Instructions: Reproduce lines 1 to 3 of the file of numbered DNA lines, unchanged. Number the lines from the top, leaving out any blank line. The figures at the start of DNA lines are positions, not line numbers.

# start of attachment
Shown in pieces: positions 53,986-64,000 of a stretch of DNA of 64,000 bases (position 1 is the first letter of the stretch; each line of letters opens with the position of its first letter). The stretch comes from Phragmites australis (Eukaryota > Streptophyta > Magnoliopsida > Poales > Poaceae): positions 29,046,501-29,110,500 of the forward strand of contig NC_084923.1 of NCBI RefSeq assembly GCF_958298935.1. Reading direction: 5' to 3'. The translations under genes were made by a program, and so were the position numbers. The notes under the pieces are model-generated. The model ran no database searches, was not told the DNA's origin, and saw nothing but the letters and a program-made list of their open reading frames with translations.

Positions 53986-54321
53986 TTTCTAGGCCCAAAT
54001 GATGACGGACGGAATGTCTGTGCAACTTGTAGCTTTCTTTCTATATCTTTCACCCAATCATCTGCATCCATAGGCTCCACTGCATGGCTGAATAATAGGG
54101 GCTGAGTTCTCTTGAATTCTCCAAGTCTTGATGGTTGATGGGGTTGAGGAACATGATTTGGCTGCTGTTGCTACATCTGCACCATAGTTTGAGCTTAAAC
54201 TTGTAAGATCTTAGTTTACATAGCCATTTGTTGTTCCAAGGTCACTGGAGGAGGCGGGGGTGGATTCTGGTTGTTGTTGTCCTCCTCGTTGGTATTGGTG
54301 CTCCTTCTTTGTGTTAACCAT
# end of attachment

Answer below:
Shown in pieces: positions 53,986-64,000 of a stretch of DNA of 64,000 bases (position 1 is the first letter of the stretch; each line of letters opens with the position of its first letter). The stretch comes from Phragmites australis (Eukaryota > Streptophyta > Magnoliopsida > Poales > Poaceae): positions 29,046,501-29,110,500 of the forward strand of contig NC_084923.1 of NCBI RefSeq assembly GCF_958298935.1. Reading direction: 5' to 3'. The translations under genes were made by a program, and so were the position numbers. The notes under the pieces are model-generated. The model ran no database searches, was not told the DNA's origin, and saw nothing but the letters and a program-made list of their open reading frames with translations.

Positions 53986-54321
53986 TTTCTAGGCCCAAAT